Last week, the Senate failed to pass the latest version of the Republicans’ stimulus bill, making it less likely we will see another relief package before the election. As CNN reports, Congress may now focus on passing a short-term bill to keep the government funded before the September 30 deadline.
This may be tough news if you’re one of the millions of Americans struggling to make ends meet—particularly if you have been waiting for more unemployment benefits, Paycheck Protection Program funding, or another stimulus check. Fortunately, there are still some other relief programs to turn to for support.
There is currently a nationwide eviction moratorium through December 31, 2020. You may qualify if you have made your “best efforts” to seek other government assistance and earn less than $99,000 per year ($198,000 if filing jointly). You need to prove pandemic-related financial hardship and that getting evicted could increase your risk of getting COVID-19. To be eligible, you also must make timely partial rent payments as close to the full amount as possible.
Pause on federal student loans
You may also qualify for a pause on federal student loan payments. The temporary pause lasts through December 31, 2020—and the Department of Education has confirmed this period counts toward forgiveness for Public Service Loan Forgiveness and income-driven repayment plans.
Although the extra $600 weekly unemployment payments expired in July, some states are now offering $300 per week through the Federal Emergency Management Agency (FEMA). There is a list of which states currently have grants for the extra assistance here.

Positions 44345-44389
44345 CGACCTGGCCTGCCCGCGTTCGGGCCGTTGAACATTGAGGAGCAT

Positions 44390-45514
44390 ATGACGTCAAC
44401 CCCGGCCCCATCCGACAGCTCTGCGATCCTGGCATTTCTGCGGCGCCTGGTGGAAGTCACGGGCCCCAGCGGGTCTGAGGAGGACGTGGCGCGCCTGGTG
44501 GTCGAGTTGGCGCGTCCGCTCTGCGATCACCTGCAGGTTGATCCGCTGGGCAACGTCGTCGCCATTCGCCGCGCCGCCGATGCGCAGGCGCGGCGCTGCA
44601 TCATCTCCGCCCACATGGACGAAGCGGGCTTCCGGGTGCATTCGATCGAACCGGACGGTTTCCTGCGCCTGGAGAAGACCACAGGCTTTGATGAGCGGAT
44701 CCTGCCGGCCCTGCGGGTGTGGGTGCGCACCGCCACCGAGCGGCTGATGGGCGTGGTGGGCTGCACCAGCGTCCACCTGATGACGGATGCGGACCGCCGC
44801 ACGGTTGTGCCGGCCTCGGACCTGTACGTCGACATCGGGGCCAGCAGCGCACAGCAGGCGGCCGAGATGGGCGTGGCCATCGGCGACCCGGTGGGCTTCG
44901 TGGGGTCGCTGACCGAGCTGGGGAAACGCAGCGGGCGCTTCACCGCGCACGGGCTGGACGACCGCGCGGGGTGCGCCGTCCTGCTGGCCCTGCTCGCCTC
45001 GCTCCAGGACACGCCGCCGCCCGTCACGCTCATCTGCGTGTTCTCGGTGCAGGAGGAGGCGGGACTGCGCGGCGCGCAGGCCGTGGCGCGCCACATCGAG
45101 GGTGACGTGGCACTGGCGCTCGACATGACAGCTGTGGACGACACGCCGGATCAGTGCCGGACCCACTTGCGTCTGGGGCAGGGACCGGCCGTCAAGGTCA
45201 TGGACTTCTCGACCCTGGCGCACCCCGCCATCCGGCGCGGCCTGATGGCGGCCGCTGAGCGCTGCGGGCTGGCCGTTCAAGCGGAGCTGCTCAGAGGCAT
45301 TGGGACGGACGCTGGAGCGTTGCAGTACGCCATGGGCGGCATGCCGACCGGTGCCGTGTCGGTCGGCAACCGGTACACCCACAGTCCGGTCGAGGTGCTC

To qualify, you must be unemployed or have had reduced hours because of COVID-19. You also must have been eligible during the first three weeks of August and receive weekly benefits of at least $100.
Free school lunch
The United States Department of Agriculture’s free school lunch program has been extended through December 31, 2020. Your children may qualify for free nutritious meals, even if local public schools close due to the pandemic.
If you’re struggling to pay for food, you may also qualify for other food assistance programs—like SNAP or WIC—and you may visit local food pantries regardless of your income.
Seek local aid
Depending on where you live, your state, county, or city may also offer aid. You may be eligible for more than you expect—like industry-specific relief—so don’t be afraid to ask for help. You may use Candid to search for coronavirus relief funds by location.
For example, the state of Tennessee is offering funds through the state’s Temporary Assistance for Needy Families (TANF). There are also local programs like aid for hospitality workers, free broadband access, and free financial counseling.